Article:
CBS 11 Header TXA 21 Header MeTV Header KRLD Header The Fan Header
CBS DFW WEATHER APP: iPhone App Store | Android App Coming Soon | More Information

Local

Beef Prices At All Time High

View Comments

Get Breaking News First

Receive News, Politics, and Entertainment Headlines Each Morning.
Sign Up

From Our CBS Music Web Sites

454116976  Beef Prices At All Time HighKe$sha's Scandalous Pre-VMA Selfie

452359772 10  Beef Prices At All Time HighBikini Model Pictures

 alt=New Survivor Cast Photos

453947324  Beef Prices At All Time HighIce Bucket Challenge Fail

 alt=Musicians Then And Now

cowb thumb  Beef Prices At All Time HighCowboys Cheerleaders

WYLIE (CBSDFW.COM) – Beef: it’s still what’s for dinner, it’s just more expensive than it’s ever been.

According to the U.S. Department of Agriculture the price of beef has gone up 7.4% since the same time last year.

The price hike has had a significant impact on business owners across North Texas.

At Big Daddy’s Roadhouse BBQ, owner and operator Kelly Duncan, has had to pay and charge more for beef.

“Brisket is 85% of our sales,” he said. “We have to be very mindful that we don’t price ourselves out of business. Even though our customers are the most loyal, it’s just getting to the point where I’m going to have to take the hit.”

Duncan says he never imagine the four year drought would have such a significant impact on his business.

Cattle ranchers began selling off parts of their herd because of a lack of food and water, creating a deficit in the number of cattle.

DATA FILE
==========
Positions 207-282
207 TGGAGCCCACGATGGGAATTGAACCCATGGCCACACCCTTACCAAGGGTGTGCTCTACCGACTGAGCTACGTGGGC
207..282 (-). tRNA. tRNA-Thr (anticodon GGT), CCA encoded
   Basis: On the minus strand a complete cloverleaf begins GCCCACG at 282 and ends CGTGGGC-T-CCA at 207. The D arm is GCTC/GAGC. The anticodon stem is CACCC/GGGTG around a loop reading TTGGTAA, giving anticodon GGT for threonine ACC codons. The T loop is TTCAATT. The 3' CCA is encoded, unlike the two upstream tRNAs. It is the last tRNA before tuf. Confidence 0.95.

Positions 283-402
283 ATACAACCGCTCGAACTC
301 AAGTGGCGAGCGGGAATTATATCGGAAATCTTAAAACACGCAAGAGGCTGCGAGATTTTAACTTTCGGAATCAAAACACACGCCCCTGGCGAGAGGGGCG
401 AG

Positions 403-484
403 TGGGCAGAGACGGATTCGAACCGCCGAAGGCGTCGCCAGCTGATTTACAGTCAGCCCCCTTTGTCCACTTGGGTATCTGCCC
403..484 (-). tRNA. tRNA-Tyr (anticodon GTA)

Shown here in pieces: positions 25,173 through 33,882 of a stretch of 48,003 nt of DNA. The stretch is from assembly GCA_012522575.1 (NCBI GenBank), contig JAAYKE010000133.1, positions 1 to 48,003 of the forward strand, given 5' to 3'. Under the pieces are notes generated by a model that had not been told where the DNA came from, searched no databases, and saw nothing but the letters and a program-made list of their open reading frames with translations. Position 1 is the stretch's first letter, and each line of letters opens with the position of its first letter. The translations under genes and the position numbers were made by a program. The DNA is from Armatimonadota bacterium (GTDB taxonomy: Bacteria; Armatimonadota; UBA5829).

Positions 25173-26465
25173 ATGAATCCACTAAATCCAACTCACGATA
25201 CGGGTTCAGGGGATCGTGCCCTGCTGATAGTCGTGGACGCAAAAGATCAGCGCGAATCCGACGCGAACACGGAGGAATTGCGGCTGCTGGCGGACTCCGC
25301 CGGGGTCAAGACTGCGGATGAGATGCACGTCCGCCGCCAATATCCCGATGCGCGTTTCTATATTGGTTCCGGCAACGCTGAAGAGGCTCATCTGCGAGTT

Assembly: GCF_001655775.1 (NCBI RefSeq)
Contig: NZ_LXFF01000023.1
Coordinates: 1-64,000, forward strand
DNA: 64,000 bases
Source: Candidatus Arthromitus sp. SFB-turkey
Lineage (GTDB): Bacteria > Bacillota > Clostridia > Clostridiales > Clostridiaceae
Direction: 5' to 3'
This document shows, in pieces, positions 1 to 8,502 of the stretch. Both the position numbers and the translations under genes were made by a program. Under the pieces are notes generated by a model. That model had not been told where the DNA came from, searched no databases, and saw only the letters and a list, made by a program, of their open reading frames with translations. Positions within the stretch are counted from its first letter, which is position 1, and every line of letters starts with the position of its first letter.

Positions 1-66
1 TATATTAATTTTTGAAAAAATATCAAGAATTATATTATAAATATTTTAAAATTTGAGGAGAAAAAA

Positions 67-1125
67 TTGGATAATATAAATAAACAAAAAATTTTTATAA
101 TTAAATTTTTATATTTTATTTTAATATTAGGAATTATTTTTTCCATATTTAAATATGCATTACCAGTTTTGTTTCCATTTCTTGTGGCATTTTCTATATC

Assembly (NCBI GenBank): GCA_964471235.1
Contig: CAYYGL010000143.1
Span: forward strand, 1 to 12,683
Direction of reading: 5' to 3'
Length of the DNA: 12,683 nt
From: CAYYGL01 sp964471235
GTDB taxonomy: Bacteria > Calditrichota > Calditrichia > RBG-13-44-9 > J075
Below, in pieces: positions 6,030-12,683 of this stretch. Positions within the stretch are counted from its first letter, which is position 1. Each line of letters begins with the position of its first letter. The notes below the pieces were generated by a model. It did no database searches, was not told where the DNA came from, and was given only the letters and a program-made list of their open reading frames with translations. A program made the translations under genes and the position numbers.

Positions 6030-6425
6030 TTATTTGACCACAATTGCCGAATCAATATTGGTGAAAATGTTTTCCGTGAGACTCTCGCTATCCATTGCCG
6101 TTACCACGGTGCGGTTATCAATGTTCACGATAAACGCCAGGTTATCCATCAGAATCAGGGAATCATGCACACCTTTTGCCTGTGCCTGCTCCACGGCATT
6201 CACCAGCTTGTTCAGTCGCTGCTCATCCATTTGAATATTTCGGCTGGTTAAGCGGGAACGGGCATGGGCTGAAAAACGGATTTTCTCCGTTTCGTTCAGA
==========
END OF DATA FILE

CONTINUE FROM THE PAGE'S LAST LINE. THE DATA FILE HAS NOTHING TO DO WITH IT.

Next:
The U.S. cattle herd numbers are the lowest they’ve been since 1951.

David Harris, butcher and owner of David’s Meats, said with the high price of beef, many of his customers are opting for more affordable choices.

“People will choose hamburger meat instead,” he said. “Or go with pork chops or chicken instead of buying an $80 brisket. Who heard of an $80 brisket two year ago? It didn’t happen.”

Harris cuts less beef on Tuesday, Wednesday and Thursday and keeps a normal stock on beef on weekends when they business is busier.

“First time I’ve ever seen it. I’ve been in the business 49 years,” said Harris.

Even if the drought the ends, it will take time for ranchers to rebuild their herds.

“The rains will come back. The grass will grow back. There will be more cattle but it’s going to take a long time,” Harris said.

(©2014 CBS Local Media, a division of CBS Radio Inc. All Rights Reserved. This material may not be published, broadcast, rewritten, or redistributed.)

Latest News:

Top Trending:

View Comments